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Continental tops target
October 16, 2000: 11:02 a.m. ET

Strong fares, passenger traffic help No. 5 airline overcome rising fuel costs
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NEW YORK (CNNfn) - Continental Airlines, the nation's fifth-largest airline,

Monday overcame rising fuel costs to beat Wall Street earnings forecasts for the third quarter.

Excluding a one-time charge of $2 million for debt repayment, Houston-based Continental Airlines (CAL: Research, Estimates) reported income of $137 million, or $2.24 a diluted share, compared with $104 million, or $1.44, a year earlier. Analysts surveyed by earnings tracker First Call had expected $2.19 a share.

graphicFuel costs excluding taxes rose nearly 75 percent to an average of 84.18 cents a gallon from 48.70 cents a year earlier. But strong gains in passenger traffic, higher fares and controls of other costs helped the airline cope with the soaring fuel cost. Available seat-mile costs increased a more modest 9.3 percent.

Revenue passenger miles, which measure the total number of miles that customers pay to fly, increased 5.7 percent to 17.3 billion, while the average amount paid by customers for each mile flown rose 8.8 percent to 12.98 cents.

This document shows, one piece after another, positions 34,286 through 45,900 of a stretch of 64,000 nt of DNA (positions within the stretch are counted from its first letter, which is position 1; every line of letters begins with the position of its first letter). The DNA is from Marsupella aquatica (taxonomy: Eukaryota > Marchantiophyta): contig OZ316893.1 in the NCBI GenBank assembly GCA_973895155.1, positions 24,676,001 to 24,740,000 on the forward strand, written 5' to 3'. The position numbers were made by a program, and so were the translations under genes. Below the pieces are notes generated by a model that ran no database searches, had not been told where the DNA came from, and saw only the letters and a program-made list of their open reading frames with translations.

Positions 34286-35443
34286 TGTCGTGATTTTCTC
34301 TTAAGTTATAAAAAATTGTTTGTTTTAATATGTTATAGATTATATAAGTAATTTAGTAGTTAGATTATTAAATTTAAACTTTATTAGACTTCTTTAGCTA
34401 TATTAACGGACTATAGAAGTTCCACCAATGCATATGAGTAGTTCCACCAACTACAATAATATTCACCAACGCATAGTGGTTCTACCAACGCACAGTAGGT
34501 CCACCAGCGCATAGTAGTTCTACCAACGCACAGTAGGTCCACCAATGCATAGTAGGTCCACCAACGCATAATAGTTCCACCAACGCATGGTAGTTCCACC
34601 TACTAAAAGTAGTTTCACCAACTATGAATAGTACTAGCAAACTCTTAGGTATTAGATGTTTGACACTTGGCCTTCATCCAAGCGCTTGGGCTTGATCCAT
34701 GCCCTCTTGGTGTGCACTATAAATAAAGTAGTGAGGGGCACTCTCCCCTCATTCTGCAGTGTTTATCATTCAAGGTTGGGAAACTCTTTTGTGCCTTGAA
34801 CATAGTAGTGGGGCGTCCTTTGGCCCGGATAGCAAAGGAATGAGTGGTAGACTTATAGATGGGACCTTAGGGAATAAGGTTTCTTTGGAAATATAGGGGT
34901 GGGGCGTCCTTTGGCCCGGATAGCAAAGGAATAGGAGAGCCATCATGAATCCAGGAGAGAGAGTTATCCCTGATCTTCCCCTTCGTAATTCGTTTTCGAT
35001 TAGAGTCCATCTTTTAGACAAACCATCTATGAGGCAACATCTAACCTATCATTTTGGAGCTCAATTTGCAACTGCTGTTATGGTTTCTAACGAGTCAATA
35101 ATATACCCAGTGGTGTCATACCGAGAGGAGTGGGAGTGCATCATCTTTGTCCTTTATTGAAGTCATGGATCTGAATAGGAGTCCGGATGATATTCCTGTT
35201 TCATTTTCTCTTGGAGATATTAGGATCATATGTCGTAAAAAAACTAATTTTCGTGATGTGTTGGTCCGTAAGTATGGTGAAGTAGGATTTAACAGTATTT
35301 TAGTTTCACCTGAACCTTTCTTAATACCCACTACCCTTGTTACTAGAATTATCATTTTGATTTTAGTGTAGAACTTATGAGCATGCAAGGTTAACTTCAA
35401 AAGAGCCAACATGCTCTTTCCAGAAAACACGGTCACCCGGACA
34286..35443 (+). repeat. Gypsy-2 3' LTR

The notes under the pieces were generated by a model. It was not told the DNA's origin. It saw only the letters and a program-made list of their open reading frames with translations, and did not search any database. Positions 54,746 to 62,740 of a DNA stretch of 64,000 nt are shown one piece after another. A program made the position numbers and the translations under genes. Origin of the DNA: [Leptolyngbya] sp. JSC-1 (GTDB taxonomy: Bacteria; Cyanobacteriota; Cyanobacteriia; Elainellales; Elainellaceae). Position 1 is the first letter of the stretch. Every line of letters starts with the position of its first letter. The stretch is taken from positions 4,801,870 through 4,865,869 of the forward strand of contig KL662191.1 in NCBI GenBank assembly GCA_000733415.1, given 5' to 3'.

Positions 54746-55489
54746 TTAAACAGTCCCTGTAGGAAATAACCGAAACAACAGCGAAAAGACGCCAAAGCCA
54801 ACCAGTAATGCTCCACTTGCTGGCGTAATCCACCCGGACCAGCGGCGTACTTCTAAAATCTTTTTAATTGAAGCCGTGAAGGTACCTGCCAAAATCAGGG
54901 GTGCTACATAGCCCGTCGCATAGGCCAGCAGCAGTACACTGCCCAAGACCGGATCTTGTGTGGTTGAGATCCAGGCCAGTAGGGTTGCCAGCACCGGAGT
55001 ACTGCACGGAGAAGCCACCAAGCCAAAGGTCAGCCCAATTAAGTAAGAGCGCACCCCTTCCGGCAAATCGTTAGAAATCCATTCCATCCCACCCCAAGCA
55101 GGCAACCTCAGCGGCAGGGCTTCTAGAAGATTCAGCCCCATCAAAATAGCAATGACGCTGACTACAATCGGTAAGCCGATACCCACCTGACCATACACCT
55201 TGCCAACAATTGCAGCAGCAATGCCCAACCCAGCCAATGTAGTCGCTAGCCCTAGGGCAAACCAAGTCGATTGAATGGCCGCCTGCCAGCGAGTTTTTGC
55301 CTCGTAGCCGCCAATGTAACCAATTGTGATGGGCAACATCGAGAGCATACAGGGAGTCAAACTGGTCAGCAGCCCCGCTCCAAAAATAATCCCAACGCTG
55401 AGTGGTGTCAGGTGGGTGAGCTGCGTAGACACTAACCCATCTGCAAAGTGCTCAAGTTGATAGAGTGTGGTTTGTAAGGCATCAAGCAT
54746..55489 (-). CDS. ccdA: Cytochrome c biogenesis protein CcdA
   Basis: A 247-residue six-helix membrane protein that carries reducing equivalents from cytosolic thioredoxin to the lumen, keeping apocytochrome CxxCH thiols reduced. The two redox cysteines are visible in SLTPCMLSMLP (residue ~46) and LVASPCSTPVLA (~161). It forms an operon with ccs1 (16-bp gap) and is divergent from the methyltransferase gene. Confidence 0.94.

Together, the traffic and fare increases lifted revenue 15.8 percent to $2.6 billion from $2.3 billion a year earlier.

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For the first nine months, income excluding special charges slipped 5.3 percent to $304 million from the $321 million a year earlier. But a share repurchase program boosted earnings per diluted share, excluding special items, to $ 4.85 from $ 4.29. Year-to-date revenue rose 15.4 percent to $7.5 billion from $6.5 billion.

Continental is the first major airline to report results for the third quarter. Strong passenger demand and fares throughout the industry lead analysts to believe most major airlines will post improved profits despite rising fuel prices, although UAL Corp. (UAL: Research, Estimates), owner of United Airlines, the world's largest carrier, has warned it will see a loss in the period.

Continental stock rose 25 cents to $42.75 Monday. Back to top


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